The scope and current investment for forest landscape restoration (FLR) is great, as are the demands put upon it for improving livelihoods and well-being. International leaders have pledged 350 Mha for FLR as part of international sustainability agendas. FLR is implemented primarily through incentives and institutions, with an emphasis on the role of active planting and land tenure reforms. Despite recent attention and a growing literature that assesses the contributions of FLR and related projects to livelihood and well-being, there is a dearth of evidence linking FLR to social, economic, or political outcomes. We present a simple framework to understand environmental and social effects of FLR interventions and we review the evidence linking FLR to livelihood and well-being outcomes. We suggest that to enhance benefits to local populations from FLR, it is necessary to better integrate socioeconomic and political data into FLR planning and implementation, to increase the role of informational implementation, and to develop monitoring and evaluation protocols to assess direct and indirect environmental and social impacts from FLR projects.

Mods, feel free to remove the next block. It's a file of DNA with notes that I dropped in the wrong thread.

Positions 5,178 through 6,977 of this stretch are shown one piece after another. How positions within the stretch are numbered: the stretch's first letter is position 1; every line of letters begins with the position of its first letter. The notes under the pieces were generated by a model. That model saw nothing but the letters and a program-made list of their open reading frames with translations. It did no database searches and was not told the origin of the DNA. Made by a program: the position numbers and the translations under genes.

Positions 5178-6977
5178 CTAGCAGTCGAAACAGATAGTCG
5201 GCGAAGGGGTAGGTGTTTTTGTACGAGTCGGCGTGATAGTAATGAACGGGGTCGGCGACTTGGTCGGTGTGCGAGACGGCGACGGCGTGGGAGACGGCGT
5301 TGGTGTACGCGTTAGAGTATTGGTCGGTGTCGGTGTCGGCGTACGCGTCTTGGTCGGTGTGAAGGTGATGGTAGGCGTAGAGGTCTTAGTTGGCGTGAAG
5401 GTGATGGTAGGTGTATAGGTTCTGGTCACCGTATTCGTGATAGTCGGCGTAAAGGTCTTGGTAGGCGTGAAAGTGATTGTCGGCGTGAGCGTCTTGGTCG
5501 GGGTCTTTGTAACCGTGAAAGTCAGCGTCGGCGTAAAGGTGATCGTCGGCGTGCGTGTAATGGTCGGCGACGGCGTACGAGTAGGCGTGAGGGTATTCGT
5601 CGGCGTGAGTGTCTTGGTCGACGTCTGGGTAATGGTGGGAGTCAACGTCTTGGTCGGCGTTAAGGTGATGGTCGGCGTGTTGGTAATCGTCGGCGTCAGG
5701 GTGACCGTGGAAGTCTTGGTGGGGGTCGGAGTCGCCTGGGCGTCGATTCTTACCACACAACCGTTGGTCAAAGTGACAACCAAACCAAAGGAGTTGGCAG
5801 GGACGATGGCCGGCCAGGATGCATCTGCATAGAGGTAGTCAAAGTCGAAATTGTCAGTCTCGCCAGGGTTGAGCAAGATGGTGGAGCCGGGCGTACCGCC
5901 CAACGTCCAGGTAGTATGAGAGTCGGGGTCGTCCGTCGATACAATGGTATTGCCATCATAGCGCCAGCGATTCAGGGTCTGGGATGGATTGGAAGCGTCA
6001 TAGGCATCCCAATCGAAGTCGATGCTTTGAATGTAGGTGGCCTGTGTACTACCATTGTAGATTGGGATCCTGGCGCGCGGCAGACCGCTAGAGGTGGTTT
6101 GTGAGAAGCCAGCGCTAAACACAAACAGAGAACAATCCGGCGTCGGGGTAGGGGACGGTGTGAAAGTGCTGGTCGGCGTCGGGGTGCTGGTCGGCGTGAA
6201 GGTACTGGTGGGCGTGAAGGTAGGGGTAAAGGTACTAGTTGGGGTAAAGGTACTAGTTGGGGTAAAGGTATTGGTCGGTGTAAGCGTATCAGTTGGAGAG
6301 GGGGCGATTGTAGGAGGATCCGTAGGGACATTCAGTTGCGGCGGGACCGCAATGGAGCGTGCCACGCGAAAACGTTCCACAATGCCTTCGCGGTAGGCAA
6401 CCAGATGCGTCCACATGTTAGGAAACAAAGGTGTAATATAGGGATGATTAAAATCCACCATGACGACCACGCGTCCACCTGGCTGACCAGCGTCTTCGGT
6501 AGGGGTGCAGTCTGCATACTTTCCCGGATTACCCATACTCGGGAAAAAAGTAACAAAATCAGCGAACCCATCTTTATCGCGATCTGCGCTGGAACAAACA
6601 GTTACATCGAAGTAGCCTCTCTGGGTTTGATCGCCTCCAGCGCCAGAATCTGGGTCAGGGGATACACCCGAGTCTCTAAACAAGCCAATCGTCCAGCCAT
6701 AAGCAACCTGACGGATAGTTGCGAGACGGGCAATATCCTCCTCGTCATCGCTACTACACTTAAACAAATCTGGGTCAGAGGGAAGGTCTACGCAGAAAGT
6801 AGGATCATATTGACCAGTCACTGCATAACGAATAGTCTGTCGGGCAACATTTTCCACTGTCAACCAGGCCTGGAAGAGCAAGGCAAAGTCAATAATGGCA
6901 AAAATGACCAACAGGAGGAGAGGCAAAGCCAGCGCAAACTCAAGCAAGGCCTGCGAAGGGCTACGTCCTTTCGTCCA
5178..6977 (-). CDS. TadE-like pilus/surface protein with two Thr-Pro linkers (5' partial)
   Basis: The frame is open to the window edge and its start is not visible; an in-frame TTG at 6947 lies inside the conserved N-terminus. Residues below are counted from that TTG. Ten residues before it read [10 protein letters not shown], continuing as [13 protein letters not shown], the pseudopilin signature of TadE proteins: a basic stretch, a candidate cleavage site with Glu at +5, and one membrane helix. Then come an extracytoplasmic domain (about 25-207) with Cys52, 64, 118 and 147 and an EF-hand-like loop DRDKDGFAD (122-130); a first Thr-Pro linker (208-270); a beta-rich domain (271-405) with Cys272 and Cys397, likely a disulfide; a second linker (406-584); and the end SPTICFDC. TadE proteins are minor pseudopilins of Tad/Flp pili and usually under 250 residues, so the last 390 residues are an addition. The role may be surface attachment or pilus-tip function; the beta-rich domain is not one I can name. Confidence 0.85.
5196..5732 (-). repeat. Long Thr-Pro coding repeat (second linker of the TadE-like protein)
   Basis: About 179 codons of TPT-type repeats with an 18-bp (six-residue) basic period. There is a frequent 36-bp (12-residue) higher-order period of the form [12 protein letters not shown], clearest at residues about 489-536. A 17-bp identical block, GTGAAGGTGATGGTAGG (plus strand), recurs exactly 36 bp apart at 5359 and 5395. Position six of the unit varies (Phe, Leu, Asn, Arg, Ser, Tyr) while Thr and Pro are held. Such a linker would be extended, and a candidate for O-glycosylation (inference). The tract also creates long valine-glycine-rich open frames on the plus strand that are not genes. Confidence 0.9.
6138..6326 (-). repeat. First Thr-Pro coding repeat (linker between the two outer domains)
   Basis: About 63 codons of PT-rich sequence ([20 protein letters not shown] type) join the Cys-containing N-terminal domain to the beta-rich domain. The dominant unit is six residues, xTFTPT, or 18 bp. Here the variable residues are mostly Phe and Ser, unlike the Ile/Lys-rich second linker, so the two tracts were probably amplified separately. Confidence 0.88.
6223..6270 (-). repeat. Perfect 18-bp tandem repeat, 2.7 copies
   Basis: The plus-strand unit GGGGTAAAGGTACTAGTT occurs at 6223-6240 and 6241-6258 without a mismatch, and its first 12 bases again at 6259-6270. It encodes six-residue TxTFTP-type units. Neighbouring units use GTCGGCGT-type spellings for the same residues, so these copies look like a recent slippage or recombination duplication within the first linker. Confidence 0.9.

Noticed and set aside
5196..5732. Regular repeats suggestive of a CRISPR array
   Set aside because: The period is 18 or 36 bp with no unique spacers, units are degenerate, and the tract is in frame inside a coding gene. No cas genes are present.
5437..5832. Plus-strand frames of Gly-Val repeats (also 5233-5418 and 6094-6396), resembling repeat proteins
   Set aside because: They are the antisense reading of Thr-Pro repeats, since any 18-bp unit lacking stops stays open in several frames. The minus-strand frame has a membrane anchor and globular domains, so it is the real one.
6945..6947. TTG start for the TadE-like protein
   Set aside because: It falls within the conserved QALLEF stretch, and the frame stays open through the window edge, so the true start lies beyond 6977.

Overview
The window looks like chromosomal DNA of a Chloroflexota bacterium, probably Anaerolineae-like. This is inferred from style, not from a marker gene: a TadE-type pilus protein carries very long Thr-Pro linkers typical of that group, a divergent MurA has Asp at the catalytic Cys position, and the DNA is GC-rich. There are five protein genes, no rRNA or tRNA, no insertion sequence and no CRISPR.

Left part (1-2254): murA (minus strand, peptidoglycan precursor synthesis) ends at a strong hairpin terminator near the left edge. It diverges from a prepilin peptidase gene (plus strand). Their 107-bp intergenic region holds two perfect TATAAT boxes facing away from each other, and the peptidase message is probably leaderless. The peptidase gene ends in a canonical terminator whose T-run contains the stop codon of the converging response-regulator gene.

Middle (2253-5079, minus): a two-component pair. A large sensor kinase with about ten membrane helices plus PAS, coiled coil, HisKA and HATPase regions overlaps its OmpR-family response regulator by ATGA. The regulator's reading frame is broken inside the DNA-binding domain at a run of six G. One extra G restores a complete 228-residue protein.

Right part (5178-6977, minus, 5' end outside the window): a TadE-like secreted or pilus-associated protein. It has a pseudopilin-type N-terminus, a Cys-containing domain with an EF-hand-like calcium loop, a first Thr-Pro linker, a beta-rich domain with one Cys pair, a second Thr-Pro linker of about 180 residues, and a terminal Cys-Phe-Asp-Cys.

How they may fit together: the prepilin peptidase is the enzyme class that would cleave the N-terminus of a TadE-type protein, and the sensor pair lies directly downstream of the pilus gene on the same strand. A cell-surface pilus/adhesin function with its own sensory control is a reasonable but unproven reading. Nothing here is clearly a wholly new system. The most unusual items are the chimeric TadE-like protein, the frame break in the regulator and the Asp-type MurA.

Read the full article in Current Opinion in Environmental Sustainability.